The original date of composition by Ken for the text of “Praise God from Whom All Blessings Flow” is unknown. The first mention of the hymn is in 1674 as the presumed final stanza of two longer hymns: “Awake, My Soul and with the Sun” and “Glory to Thee, My God, this Night.” These two hymns were referenced along with a third as Morning, Evening and Midnight Hymns in a later edition of a pamphlet written for his students titled A Manual of Prayers for the Use of the Scholars of Winchester College. The following directive is from the first edition:
. . . be sure to sing the Morning and Evening Hymn in your chamber devoutly, remembering that the Psalmist, upon happy experience, assures you that it is a good thing to tell of the loving kindness of the Lord early in the morning and of his truth in the night season.
This directive is most often interpreted to mean that the hymns were meant for private devotion, not the gathered assembly, and yet these four lines, often referred to as The Lesser Doxology, have “been sung more often than any other lines ever written”. The hymn texts were published later as an appendix in his 1695 pamphlet as “revised” versions.
Much of the beauty of these four lines lies in its reflection of the joyous outbursts of the psalms. Here we see both the “host” of heaven and the “creatures here below” of earth praising God as in Psalm 96:11-12a and the final jubilant line of Psalm 150:6:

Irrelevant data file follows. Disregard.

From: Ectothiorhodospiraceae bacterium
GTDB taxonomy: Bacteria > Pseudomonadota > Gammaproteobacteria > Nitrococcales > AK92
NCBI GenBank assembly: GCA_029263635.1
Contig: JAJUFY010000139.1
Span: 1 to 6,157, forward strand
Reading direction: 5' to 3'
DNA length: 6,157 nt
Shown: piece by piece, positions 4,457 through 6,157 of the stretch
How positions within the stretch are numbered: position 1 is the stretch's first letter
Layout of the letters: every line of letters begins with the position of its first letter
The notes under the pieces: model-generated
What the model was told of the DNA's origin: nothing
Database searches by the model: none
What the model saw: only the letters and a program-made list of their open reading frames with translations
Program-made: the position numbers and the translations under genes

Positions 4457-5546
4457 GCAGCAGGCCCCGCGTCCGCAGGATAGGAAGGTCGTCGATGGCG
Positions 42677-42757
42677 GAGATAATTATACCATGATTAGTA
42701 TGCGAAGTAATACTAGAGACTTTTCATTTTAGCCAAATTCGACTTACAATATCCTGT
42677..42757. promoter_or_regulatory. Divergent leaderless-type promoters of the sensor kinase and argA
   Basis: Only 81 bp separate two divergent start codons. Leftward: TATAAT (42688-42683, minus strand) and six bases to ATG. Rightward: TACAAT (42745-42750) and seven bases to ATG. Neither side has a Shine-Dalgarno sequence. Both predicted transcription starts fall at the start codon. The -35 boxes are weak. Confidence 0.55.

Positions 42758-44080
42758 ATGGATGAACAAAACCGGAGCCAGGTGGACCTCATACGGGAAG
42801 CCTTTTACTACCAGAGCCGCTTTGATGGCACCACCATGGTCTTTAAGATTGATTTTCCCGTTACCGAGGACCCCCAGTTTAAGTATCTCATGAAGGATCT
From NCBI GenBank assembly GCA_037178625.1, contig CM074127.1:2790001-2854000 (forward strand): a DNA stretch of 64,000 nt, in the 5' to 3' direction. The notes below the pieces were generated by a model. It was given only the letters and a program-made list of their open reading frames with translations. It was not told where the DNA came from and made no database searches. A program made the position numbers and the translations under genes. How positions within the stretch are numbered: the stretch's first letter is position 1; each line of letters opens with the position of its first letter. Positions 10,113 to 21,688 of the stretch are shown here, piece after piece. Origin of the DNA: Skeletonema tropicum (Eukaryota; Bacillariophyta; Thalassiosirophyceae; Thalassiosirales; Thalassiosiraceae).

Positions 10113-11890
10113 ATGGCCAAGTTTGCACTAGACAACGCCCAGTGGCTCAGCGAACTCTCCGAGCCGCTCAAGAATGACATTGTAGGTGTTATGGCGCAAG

Let the heavens rejoice, and let the earth be glad;
let the sea roar, and the fulness thereof.;
Let the field be joyful, and all that is therein. (Psalm 96: 11-12a, KJV)
Let every thing that hath breath praise the Lord!
Praise ye the Lord! (Psalm 150:6, KJV)
Commonly called “The Doxology,” Ken’s acclamation of praise is actually one of many doxological declarations that appear in many hymns, often in final stanza. See, for example, the last stanzas of the fourth-century hymn “Of the Father’s Love Begotten,” William Draper’s versification of a thirteenth-century poem by Francis of Assisi, “All Creatures of Our God and King,” and Catherine Winkworth’s translation of Lutheran pastor Martin Rinkart’s “Now Thank We All Our God”. Though less common now, the pattern for many mainline Protestant congregations has been to sing another doxological acclamation, the “Gloria Patri,” earlier in a worship service, and Ken’s stanza at the time of the offertory. Of note is the cosmic character of Ken’s praise—“all creatures here below” and “above ye heavenly hosts”—calling on the entire cosmos to praise God.
The Trinitarian structure of Ken’s hymn has also led to its common liturgical use. The first line describes the person of God the Father as the source of all blessings. The second line, though, speaks to God the Spirit through whom all creatures praise God. The third line points to God the Son, who is begotten of the Father, firstborn of heaven and superior to angels and the heavenly host. The fourth line summarizes the stanza and all of praise in general, since all praise is directed toward God, Father, Son, and Holy Spirit.